European stocks posted their biggest weekly gain since October, completing a third consecutive monthly increase, after reports on consumer confidence and the unemployment pointed to a strengthening economy in the region.
BTG PLC surged the most since 2008 this week as US regulators approved the sale of its varicose-vein treatment. Algeta ASA rallied the most in four years after Bayer AG made a preliminary offer for the drugmaker. Thomas Cook Group PLC rose 17 percent after the travel operator said profit increased.
The STOXX Europe 600 Index rose 0.7 percent to 325.16 this week, its largest increase since Oct. 18. The regional benchmark gauge has surged 16 percent this year, as central banks pledged to continue their support for economic growth. The Euro STOXX 50 Index, a measure for the euro area, gained 1 percent this week.
“The economy in Europe is recovering,” said Tobias Britsch at Meriten Investment Management GmbH. “I’m cautiously optimistic as we go into next year. If we see economic growth going into companies’ bottom line, that will mean stocks won’t be all that expensive, and clearly supports the case for equities.”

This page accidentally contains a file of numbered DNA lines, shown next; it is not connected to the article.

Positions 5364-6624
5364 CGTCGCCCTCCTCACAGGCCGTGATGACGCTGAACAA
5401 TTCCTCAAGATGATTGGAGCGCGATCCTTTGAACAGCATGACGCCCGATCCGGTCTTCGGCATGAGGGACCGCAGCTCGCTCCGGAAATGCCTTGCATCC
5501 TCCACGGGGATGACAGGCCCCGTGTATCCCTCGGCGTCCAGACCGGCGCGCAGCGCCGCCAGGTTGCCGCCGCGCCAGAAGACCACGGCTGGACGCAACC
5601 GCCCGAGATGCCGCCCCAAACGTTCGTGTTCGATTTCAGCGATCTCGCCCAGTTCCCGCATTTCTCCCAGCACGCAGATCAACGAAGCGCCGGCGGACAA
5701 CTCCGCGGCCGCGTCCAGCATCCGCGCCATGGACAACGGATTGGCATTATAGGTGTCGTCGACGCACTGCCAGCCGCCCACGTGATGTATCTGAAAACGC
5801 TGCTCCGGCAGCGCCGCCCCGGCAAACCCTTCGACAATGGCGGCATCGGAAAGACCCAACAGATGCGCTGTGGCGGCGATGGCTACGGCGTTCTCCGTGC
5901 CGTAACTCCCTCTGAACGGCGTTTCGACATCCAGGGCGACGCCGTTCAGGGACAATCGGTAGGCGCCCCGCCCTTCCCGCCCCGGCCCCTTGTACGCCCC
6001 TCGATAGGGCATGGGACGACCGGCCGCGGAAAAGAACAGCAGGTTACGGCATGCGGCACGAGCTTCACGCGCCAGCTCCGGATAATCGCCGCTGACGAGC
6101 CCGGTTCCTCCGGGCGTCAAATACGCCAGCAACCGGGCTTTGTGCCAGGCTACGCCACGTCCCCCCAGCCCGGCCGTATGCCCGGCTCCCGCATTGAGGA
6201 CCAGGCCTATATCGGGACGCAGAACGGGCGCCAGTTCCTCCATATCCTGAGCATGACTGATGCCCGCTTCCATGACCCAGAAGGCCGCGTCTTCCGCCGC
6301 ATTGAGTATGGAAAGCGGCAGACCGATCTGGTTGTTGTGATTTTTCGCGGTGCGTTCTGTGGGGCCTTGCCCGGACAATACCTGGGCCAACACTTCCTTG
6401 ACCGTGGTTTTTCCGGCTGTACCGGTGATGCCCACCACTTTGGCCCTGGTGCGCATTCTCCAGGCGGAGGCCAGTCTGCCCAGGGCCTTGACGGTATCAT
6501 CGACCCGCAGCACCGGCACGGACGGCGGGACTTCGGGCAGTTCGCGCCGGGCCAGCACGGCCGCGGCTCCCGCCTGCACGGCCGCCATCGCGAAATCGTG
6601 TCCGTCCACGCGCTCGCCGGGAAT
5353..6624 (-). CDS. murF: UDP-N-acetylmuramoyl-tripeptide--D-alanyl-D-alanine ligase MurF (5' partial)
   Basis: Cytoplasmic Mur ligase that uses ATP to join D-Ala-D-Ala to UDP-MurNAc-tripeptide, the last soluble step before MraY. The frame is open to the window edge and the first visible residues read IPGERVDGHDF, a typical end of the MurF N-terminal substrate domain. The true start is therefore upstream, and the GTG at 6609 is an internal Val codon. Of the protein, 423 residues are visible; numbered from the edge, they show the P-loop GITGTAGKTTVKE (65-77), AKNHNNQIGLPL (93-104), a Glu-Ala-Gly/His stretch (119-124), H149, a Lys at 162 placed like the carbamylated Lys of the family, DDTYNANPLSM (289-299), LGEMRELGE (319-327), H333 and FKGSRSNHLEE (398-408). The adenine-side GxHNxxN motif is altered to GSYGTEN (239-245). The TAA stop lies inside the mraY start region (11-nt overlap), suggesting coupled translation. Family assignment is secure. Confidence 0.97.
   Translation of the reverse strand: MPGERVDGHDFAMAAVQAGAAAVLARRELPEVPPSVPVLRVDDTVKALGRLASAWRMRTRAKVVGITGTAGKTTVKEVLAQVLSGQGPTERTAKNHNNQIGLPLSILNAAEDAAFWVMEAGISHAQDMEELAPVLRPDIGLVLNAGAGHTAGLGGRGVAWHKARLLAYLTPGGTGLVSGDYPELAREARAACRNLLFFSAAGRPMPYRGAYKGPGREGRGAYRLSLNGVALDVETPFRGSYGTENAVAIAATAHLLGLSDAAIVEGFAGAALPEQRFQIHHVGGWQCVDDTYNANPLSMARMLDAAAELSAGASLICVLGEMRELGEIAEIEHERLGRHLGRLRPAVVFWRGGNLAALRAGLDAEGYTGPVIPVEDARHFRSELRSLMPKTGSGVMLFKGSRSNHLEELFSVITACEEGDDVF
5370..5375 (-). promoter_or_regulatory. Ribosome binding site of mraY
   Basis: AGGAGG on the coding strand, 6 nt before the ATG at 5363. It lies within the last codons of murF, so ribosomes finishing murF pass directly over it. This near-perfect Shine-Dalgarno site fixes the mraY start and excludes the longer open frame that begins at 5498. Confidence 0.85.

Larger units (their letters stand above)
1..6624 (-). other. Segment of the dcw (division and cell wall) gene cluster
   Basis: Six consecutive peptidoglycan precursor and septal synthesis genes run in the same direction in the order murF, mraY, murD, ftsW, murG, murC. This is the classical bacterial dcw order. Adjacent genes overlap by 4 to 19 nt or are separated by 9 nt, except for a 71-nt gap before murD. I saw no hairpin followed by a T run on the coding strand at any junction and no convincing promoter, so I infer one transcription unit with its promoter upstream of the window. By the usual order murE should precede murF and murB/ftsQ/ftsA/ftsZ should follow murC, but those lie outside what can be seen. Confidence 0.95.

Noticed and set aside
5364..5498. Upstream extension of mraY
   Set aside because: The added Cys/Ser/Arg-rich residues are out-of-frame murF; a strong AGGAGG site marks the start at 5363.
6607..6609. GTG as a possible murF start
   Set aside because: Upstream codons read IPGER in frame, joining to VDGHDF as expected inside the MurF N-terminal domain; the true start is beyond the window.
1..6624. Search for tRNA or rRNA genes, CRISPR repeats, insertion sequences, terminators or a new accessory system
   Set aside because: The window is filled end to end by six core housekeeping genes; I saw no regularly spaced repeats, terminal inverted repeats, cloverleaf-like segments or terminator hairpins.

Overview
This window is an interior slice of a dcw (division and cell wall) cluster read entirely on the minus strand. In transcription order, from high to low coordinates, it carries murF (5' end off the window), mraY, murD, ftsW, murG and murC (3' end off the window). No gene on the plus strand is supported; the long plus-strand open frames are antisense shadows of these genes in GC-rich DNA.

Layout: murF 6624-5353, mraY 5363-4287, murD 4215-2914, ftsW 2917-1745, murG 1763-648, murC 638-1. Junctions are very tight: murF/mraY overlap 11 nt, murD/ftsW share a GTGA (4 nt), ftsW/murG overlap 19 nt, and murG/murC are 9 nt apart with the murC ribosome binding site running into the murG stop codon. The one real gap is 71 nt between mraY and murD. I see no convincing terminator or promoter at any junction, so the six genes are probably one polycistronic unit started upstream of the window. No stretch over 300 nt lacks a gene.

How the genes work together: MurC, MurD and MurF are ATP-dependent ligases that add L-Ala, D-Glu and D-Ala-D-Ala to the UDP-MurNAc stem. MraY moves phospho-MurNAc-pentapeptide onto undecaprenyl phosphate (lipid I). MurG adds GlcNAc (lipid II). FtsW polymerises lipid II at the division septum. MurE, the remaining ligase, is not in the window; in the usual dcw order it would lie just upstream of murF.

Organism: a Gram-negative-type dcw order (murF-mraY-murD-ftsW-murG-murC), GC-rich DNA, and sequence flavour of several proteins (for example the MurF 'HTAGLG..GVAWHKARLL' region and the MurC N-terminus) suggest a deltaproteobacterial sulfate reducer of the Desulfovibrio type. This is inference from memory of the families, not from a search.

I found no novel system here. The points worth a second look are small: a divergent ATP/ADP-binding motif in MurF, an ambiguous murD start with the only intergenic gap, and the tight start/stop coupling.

The STOXX 600 is trading at 15.2 times projected earnings, up from 11.8 times at the beginning of this year and more than the five-year average of 12. It remains below a peak of 15.7 times estimated profit in 2009, according to data compiled by Bloomberg. The gauge has climbed every December since 2009.
Data from Germany this week showed consumer confidence will climb to 7.4 this month from a revised 7.1 last month, according to Nuremberg-based research company GfK AG.
Other reports showed Italian business confidence rose more than economists projected, while unemployment in the 17-nation euro area slipped in October from a record high.
German Chancellor Angela Merkel reached a coalition agreement with the Social Democrats this week, putting her on track for a third term to lead Europe’s biggest economy. The pact signaled the coalition will oppose joint liability for euro-area nations’ debt.
National benchmark indices rose in every western European market this week, except the UK and Finland. Germany’s DAX gained 2 percent and France’s CAC 40 added 0.4 percent, while the UK’s FTSE 100 slid 0.4 percent for its fourth consecutive weekly retreat.